This year, the buddy picture returned to us, and oh, how we’ve missed it. We’ve had DiCaprio and Pitt in Once Upon a Time…in Hollywood. We have De Niro and Pacino in The Irishman. And now we’ve also got Damon and Bale in Ford v Ferrari. All three movies are set in a gorgeously reimagined American past. All three movies offer portraits of men forged in the fires of war who do not emote, do not share their feelings, and have a distinctly pre-feminist way about them. All three movies give their leading actors the kinds of star turns—glamorous, challenging, mysterious—that people will remember for decades. I’ve praised Once Upon a Time and The Irishman here, so now let me heap praise on the bracing, exciting, brilliantly executed Ford v Ferrari—the best sports movie in memory.
Ford v Ferrari is about a time half a century ago when race car drivers were among the most glamorous and well-known people on earth. (Hard to say exactly when that stopped being the case—maybe around the time that kids stopped looking up to airline pilots.) This is the real-life story of Carroll Shelby (Matt Damon), a slick and charming Southerner forced to the sidelines of the sport by a heart condition.
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Henry Ford II, known as "the Deuce" (the actor-playwright Tracy Letts, in a glorious performance) has both failed with his Edsel and has been outmaneuvered in a negotiation by the greatest auto executive of his time, Enzo Ferrari. The Deuce is determined to have a Ford beat a Ferrari in the notoriously dangerous 24-hour endurance race in and around the French town of Le Mans, and his aide Lee Iacocca (Jon Bernthal) hires Carroll Shelby to build it.
Shelby, in turn, insists on having his friend Ken Miles (Christian Bale) as the driver of the car. Miles is an irascible, perfectionist Brit, and a genius not only behind the wheel but as an automotive designer—taking on, with Shelby and his team, the task of creating a car both light enough to go 200 miles an hour and tough enough to endure the rough terrain of Le Mans. It is the conceit of the movie—I have no idea how close to factual this is—that Miles gets crosswise of a Ford executive named Leo Beebe (Josh Lucas in a sublimely weaselly turn) who wants him gone. So the drama is not only whether Ford will best Ferrari at Le Mans but whether Ken Miles will get to be the driver who does it.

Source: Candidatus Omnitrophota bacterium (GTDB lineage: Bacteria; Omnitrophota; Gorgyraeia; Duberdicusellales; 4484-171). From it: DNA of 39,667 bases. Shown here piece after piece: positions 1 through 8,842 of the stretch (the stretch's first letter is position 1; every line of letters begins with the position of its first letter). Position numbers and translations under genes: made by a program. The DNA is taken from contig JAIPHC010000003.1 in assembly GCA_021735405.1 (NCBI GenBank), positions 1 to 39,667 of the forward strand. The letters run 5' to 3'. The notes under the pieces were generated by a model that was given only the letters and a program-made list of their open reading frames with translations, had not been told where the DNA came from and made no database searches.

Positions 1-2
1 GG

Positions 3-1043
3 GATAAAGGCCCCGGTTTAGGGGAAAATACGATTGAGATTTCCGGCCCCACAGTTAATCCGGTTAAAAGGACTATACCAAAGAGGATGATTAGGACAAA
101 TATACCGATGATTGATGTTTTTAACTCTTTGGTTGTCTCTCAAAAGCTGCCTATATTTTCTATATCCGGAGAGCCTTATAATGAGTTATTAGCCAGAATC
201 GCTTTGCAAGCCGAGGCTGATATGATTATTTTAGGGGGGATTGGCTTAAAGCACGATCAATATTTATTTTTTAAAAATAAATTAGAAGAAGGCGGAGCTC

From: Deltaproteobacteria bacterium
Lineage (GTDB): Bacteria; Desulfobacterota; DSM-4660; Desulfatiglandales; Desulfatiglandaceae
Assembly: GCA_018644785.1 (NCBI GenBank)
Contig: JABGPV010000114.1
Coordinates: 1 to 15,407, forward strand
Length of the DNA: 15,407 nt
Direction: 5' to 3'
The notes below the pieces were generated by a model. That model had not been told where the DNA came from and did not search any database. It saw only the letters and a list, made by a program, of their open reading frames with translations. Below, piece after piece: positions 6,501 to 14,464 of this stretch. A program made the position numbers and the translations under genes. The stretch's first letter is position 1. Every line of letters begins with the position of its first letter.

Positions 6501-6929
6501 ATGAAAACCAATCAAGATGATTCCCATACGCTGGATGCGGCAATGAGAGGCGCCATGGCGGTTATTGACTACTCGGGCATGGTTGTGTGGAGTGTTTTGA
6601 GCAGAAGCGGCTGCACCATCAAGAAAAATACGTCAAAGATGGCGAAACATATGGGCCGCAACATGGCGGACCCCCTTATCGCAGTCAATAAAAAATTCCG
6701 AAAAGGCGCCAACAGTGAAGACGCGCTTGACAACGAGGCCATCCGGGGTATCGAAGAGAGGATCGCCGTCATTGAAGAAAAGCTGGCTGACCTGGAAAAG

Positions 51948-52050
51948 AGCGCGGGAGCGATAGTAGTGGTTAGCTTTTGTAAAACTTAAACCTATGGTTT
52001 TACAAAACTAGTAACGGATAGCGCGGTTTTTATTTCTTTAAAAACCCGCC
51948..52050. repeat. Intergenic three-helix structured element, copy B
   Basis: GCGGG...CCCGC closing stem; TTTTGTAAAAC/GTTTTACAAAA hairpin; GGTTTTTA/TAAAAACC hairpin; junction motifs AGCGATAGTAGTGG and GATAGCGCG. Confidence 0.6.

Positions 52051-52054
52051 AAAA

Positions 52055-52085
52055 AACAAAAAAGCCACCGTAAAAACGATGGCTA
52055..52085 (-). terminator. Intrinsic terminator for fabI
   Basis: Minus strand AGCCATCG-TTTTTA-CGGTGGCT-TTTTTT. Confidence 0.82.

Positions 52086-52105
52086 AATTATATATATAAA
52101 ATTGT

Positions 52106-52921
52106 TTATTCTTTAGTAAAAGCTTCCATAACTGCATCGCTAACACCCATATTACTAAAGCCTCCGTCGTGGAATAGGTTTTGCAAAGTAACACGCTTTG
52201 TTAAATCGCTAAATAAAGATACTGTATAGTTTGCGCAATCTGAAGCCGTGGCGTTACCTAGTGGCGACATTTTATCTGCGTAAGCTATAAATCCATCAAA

Boy oh boy, does this movie—directed with command and ease by James Mangold, whose last picture was the gritty superhero story Logan—deliver the goods. The racing scenes are thrilling. The boardroom scenes are perfection. Most important, the way it reveals the depths of the relationship between Shelby and Miles until we can see just how deeply admiring they are of each other is a true storytelling accomplishment.
Who knows whether Miles was as difficult—or as privately sweet and charismatic—as he’s made out to be here, but the sharp screenplay (by brothers Jez and John-Henry Butterworth and Jason Keller) turns him into a vivid and detailed character and gives Bale a rare chance (for him) to come across as an all-out, 2,000-watt lightbulb of a movie star. Damon, as always, is so unassumingly and unshowily good that it’s easy to overlook just how accomplished and generous an actor he is.
Ford v Ferrari is not without its flaws. For one thing, it never bothers to explain the rules governing these endurance races, so there’s a genuinely confusing moment during the climactic scenes when we see Bale is asleep at his car’s Le Mans pitstop while the race is ongoing. And the effort to depict Miles’s wonderfully loving relationship with his wife (Caitriona Balfe) goes off the rails in two strange and unconvincing scenes—one in which she pretends she doesn’t know him and another when she drives recklessly because she’s mad at him for reasons that aren’t at all clear.
Even so, Ford v Ferrari is just a terrific piece of old-fashioned moviemaking—a buddy movie of the old school. If you don’t like it, that means you probably don’t generally like good and fun things.